Added: February 4, 2017 – Last updated: February 4, 2017

TITLE INFORMATION


Author: Beth Cohen

Title: Divesting the Female Breast of Clothes in Classical Sculpture

Subtitle: -

In: Naked Truths: Women, sexuality, and gender in classical art and archaeology

Edited by: Ann Olga Koloski-Ostrow and Claire L. Lyons

Place: London and New York

Publisher: Routledge

Year: 1997 (hbk.), 2000 (pbk.)

Pages: 66-92

ISBN-10: 0415159954 (hbk.) – Find a Library: Wikipedia, WorldCat | ISBN-10: 0415159954 (pbk.) – Find a Library: Wikipedia, WorldCat | ISBN-10: 020318274X (ebk.) – Find a Library: Wikipedia, WorldCat

Language: English

Keywords: Ancient History: Ancient Greece | Representations: Art / Ancient Greek Art; Representations: Mythology; Types: Wartime Sexual Violence / Trojan War



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ADDITIONAL INFORMATION


Author: Wikipedia

Abstract: »In “Divesting the Female Breast of Clothes in Classical Sculpture,” Beth Cohen further analyzes the disruptive and violent contexts in which one or both naked breasts are exposed in Greek art and proposes a new reading of the motif on a statue of a reclining female known as the “Barberini Suppliant.” Beside the practical, intentional, or accidental exposure of the breast, as in the case of female athletes and Amazons, divine lovemaking or rape, prostitution, and frenzied Bacchic dancing (all extra-ordinary events, outside of the norm), the primary locus of the divested breast is in scenes presenting female victims of violence, such as the Lapith women attacked by Centaurs at the wedding of Pirithous and Hippodameia, the slaughter of Niobe’s daughters and sons, and many other episodes. The dazed figure of the “Barberini Suppliant,” missing one sandal and unsuccessful in her pathetic attempt to hitch up her chiton and cover her naked bosom, is here interpreted as an image of the defenseless and wounded Cassandra in the moments following her rape by Ajax near the Temple of Athena in the citadel of Troy. Cassandra is a tragic figure who is disbelieved, violated, taken as a spoil of war, and eventually murdered. Her character is a topos for female victimization, yet the sentimental pathos of the Barberini sculpture masks her true situation and invites the spectator to participate vicariously in her humiliation, which appears to be an unfortunate but not unusual fate for a woman who is both foreign and of lower status.« (Source: Claire L. Lyons and Ann Olga Koloski-Ostrow. »Naked Truths about Classical Art: An introduction.« Naked Truths: Women, sexuality, and gender in classical art and archaeology. Edited by Ann Olga Koloski-Ostrow et al. London 1997: 6-7)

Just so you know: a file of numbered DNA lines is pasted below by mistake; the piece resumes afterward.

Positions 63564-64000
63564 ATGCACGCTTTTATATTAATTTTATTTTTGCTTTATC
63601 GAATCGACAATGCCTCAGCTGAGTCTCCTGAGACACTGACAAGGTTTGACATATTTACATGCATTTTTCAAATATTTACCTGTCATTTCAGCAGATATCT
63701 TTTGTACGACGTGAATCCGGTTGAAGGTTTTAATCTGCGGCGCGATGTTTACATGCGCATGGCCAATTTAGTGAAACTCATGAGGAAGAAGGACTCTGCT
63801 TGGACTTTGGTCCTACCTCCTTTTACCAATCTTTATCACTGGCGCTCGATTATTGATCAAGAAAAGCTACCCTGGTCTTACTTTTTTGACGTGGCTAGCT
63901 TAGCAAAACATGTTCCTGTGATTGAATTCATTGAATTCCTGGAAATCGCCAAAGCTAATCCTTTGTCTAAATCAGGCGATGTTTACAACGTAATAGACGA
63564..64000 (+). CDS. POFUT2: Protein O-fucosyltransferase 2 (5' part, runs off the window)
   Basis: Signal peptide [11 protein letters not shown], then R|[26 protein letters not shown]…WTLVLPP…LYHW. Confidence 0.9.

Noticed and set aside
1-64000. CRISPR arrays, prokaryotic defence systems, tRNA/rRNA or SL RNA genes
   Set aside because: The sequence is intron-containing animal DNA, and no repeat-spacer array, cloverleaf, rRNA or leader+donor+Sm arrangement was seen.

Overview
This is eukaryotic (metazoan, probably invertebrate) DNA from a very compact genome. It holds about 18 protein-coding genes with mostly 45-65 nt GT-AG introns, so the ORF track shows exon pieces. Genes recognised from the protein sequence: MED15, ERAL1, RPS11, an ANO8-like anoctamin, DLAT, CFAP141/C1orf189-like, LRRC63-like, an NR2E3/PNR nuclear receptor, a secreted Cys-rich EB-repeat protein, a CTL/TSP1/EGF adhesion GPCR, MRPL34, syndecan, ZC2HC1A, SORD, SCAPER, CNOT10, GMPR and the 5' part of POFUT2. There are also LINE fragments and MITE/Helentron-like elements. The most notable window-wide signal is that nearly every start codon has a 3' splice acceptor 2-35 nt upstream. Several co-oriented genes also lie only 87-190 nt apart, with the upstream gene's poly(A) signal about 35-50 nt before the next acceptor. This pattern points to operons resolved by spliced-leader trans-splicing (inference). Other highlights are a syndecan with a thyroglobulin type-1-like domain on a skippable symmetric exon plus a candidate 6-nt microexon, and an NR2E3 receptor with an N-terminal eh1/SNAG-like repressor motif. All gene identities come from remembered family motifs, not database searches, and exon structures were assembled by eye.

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Wikipedia: Ancient history: Ancient Greece | Art: Ancient Greek art | Mythology: Greek mythology / Ajax the Lesser, Cassandra | Sexual violence: Types of rape / Wartime sexual violence | War: Trojan War